szeptember 8-16 között
and Their Applications for Speech Recognition and Enhancement
Dr. Divényi Péter
(Pierre L. Divenyi),
Speech and Hearing Research Facility, VA Northern California Health
Care Systems és East Bay Institute for Research and Education, Martinez,
short course will focus on the transformation of speech from acoustic
signal to perceived auditory object. It will first summarize basic properties
of the auditory system and introduce some of the principal models of
auditory spectral, temporal, and spatial analysis. Next, it will examine
the speech signal from a psychoacoustic point of view and identify its
major spectral and temporal characteristics. Implications of masking
noise, i.e., speech subjected to interference by periodic or random
signals, will be also considered. Finally, a brief survey of auditory
attention and its role in disambiguating speech presented in complex
auditory displays will be presented.
of the auditory system
Brief history of hearing research: Pythagoras, Helmholtz,
Békésy, Fletcher, Schouten,
Zwicker, D.M. Green; basic aspects of frequency
(i.e., channel-) analysis based on tonotopic organization throughout the whole auditory system,
and time analysis based on synchrony of neural discharge patterns.
Major psychoacoustic phenomena: pitch, masking and
lateral suppression, AM sensitivity, localization, cross-channel interaction;
principal models that depict the response of the auditory system to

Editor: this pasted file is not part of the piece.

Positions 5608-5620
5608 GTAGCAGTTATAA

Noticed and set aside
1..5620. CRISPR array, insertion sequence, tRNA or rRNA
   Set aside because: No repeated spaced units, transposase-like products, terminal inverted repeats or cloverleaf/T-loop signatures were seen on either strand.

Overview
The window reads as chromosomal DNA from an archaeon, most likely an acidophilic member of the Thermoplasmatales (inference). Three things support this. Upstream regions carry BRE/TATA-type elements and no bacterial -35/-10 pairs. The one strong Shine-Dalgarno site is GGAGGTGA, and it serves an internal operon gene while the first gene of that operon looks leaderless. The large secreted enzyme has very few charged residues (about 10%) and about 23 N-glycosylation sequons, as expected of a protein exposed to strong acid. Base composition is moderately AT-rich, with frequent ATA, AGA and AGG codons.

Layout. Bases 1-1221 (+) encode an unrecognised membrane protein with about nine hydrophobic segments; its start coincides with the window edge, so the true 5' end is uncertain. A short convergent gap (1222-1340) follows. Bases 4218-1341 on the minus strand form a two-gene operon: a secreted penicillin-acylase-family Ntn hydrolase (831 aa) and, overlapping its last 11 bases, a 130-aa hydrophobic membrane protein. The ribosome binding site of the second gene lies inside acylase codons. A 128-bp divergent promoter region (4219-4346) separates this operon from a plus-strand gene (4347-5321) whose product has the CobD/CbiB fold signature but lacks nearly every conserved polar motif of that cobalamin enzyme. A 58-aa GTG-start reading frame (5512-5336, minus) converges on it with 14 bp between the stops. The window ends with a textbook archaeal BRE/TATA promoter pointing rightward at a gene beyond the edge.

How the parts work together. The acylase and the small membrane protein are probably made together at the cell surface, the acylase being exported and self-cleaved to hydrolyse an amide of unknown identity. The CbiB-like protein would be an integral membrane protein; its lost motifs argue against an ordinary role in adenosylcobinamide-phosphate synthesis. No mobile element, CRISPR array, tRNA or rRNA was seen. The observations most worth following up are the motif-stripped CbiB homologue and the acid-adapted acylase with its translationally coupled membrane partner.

simple and moderately complex sounds.
Generally used physical representations of speech
(spectrogram, cepstrum, oscillogram, correlogram) and representations
of speech as viewed by the brain after peripheral auditory processing
(“neural spectrogram,” etc.).
Vocal sources; voiced and unvoiced segments, plosives
and continuants, formants; vowels and consonants; perception of phonemes,
words, sentences; advantages of auditory representation of speech
and its prediction of the effect of noise on intelligibility.
speech communication situations: speech in noise (random and quasi-periodic),
reverberation, and in crowd noise—the “cocktail-party” effect; data
and models of auditory segregation of multiple sources (speech and
non-speech) and putative auditory and/or central nervous system mechanisms
underlying this process; modes of segregation—primitive data-driven
and conscientious schema-driven (i.e., attention-bound)—and prevalent
models of auditory scene analysis.
and final discussion
As an engineering-oriented summary of the topics covered, an “ideal
auditory system,” capable of flawless speech perception in quiet and
in a “cocktail-party” situation, will be jointly designed.
A kurzus része Dr Vicsi Klára beszédakusztika
PhD tárgyának. A kurzus végén tett
nyelven is) beleszámít
a nevezett tárgy eredményébe.